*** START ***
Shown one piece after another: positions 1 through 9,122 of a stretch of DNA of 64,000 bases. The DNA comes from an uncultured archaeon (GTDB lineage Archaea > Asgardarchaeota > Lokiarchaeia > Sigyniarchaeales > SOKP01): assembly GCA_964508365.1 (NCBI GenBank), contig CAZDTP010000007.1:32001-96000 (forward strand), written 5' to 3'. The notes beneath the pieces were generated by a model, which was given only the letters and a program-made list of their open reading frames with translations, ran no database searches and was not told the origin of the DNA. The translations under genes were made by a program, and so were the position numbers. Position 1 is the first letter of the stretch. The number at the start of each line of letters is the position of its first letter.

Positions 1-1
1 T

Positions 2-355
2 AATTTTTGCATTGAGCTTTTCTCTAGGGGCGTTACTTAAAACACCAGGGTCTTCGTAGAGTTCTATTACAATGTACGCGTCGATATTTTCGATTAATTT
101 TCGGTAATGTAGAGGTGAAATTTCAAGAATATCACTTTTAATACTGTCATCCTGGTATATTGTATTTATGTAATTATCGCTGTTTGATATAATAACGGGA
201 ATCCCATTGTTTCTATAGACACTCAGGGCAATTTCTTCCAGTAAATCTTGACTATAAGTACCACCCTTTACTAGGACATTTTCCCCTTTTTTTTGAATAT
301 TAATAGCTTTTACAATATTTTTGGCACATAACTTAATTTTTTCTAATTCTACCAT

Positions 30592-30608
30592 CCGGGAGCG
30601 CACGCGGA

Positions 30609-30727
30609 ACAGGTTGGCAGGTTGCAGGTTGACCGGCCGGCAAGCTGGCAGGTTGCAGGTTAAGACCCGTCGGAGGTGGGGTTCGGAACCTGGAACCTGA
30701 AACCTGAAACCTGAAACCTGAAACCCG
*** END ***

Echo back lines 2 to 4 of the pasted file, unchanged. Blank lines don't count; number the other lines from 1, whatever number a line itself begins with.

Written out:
Positions 1-1
1 T

Positions 2-355